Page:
About HVFD


Called to fires by the Presbyterian Mission bell back in the early days (circa 1910-1940's), we would pull our home-made hose carts to the fire by hand. It was a good thing the army post was right next to town, because during those big fires in 1911 at the west end of town and 1915 on Mt Ripinsky north of town, every able bodied fireman, soldier and townsperson fought for several days to protect homes and buildings. The soldiers, with their own firehall and equipment, were a great help to our department duiring many large fires.

Things began to change after WWII. Chilkoot Barracks, the army post, closed. A group of veterans purchased the old Army post, turning it into a separate town complete with fire department. They had a surplus truck, (still housed in one of Haines' distant fire districts) and firehall left by the Army. Our Haines Volunteer Fire Department vehicles were all homemade, built on old flatbed trucks. One engine was pulled by hand; we just ran down the street with it like the old hose carts. Later we made a trailer hitch and pulled it with a pickup. Members of the twovolunteer departments could tell many yarns from over two decades of fighting fires together. In 1960, when the towns combined, so did the fire departments.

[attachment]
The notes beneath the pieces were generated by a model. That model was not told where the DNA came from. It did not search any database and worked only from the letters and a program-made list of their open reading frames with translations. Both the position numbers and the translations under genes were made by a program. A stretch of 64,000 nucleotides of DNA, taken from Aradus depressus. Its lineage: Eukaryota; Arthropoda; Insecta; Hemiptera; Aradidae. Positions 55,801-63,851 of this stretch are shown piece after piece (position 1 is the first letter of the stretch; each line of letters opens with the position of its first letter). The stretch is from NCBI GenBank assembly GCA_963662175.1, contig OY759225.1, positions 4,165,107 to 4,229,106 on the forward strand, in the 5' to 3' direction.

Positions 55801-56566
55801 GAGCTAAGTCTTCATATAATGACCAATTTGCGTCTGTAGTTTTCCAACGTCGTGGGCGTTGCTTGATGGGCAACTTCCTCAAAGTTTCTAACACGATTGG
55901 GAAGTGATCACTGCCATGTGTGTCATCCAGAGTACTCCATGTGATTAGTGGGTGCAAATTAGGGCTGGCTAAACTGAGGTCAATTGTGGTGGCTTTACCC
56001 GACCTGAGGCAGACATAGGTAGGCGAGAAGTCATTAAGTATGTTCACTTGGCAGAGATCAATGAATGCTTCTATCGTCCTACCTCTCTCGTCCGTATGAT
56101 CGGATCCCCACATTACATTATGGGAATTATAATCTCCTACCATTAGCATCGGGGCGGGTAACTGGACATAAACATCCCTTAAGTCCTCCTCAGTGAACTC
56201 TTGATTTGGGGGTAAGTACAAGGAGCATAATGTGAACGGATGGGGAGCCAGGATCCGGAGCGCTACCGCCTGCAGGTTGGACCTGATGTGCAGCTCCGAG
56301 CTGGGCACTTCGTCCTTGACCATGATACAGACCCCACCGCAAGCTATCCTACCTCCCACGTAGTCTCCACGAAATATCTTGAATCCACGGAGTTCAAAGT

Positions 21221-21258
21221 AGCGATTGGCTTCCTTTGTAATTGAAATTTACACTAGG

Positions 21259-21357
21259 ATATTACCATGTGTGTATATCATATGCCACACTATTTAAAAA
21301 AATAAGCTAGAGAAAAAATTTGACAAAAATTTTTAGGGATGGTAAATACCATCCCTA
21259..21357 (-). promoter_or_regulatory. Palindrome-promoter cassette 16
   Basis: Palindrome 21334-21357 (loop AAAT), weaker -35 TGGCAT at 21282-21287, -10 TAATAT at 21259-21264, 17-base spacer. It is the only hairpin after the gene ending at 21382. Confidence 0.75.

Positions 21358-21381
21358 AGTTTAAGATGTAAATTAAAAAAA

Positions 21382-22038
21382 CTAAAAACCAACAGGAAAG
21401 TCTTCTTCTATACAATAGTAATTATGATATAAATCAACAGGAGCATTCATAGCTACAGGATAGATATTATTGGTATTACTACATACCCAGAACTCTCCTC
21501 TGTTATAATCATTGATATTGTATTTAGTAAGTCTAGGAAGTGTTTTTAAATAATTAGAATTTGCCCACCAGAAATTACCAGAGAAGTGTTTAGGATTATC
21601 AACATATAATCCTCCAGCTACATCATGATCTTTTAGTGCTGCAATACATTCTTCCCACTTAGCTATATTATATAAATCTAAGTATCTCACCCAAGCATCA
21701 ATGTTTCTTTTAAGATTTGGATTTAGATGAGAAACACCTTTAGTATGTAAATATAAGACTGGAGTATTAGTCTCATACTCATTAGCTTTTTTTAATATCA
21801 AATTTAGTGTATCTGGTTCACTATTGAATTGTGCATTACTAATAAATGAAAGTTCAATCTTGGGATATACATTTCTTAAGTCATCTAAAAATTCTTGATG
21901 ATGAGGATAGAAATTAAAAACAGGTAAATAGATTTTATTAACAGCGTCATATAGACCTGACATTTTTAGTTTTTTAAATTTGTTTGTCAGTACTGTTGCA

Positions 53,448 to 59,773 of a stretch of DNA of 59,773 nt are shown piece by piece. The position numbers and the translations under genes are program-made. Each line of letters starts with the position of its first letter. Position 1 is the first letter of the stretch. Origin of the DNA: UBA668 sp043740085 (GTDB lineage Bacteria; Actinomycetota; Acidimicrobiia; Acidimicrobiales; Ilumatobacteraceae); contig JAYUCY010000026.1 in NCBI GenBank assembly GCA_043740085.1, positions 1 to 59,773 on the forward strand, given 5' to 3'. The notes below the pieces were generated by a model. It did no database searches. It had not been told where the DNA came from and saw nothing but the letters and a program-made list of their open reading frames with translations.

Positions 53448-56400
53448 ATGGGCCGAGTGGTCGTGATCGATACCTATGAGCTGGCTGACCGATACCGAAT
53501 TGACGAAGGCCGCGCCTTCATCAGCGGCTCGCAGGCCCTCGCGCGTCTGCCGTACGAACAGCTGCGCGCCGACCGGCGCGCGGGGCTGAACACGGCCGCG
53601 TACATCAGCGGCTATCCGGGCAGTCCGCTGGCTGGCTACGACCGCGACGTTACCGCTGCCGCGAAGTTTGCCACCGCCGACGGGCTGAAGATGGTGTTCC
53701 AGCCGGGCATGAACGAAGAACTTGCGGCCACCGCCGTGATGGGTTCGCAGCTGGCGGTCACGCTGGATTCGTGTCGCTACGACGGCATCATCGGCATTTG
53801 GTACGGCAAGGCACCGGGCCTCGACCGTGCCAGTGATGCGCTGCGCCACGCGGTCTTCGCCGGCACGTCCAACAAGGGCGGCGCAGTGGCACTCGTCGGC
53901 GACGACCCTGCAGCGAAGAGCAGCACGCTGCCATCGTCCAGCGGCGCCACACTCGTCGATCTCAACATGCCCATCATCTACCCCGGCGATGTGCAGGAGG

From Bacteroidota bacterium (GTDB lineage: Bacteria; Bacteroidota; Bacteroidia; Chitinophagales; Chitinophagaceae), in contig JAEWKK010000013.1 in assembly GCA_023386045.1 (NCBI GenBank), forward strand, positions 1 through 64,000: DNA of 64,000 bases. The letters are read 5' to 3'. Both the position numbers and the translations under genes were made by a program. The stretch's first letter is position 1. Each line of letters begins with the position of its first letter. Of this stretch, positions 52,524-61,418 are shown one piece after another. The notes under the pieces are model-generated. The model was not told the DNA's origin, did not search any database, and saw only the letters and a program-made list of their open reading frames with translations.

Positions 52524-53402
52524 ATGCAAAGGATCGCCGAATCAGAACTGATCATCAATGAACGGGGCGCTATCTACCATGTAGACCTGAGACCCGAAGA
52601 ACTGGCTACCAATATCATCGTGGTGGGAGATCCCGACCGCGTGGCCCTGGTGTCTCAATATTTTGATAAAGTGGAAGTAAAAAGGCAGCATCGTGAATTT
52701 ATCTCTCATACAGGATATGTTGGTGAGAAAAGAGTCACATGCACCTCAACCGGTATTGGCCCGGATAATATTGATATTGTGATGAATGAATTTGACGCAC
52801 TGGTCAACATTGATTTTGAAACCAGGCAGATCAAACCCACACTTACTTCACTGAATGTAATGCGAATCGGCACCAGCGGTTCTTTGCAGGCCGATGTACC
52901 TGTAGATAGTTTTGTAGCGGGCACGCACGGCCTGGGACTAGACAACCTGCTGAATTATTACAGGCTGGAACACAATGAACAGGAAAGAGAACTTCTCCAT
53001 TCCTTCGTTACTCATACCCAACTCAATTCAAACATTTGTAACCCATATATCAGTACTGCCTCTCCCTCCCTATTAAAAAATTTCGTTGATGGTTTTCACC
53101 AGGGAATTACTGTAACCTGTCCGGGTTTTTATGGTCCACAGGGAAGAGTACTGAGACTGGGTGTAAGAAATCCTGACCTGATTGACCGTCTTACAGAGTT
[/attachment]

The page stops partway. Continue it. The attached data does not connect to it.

By then, we had our first manufactured fire truck, a 1941 Howe military surplus fire truck which our Chief still proudly drives in parades. By the late 1950's, with help from City Council, we purchased our first pumper "built to specs," and built a firehall to house it. However, the department remained in the truck building business until the second of two large tankers was completed in 1983. One of the tankers was replaced by our first shiny new "built to specs" tanker in 2008.

The Haines Volunteer Fire Department was a "fire fighting only" department until the 1970's when the Emergency Company, now the Ambulance Company was formed (history follows). A Search and Rescue Company was added to our list of services in the early 2000's. The HVFD has an agreement to help the State Forestry Wildland Firefighting team fight forest fires within reach of our equipment.

No longer called out by the church bell, we all carry pagers or radios and are toned out from a central dispatch with enhanced 911. It took awhile to get here. In the 1950's, the fire number rang in 5 homes. The first person who answered ran to the hall to ring the bell and write the fire's location on a blackboard. Later, a phone tree was instituted, then a portable Plectron system was used to tone out calls over a one way radio.

We are very lucky to have a community that supports us and a few good grant writers on the department. Fire equipment is systematically upgraded and there are many training opportunities. Within the past decade, we replaced 3 trucks and our ambulance; upgraded our SCBA system, extracationtools and turn-out clothing.

Look for vignettes of Fire Department History on our website.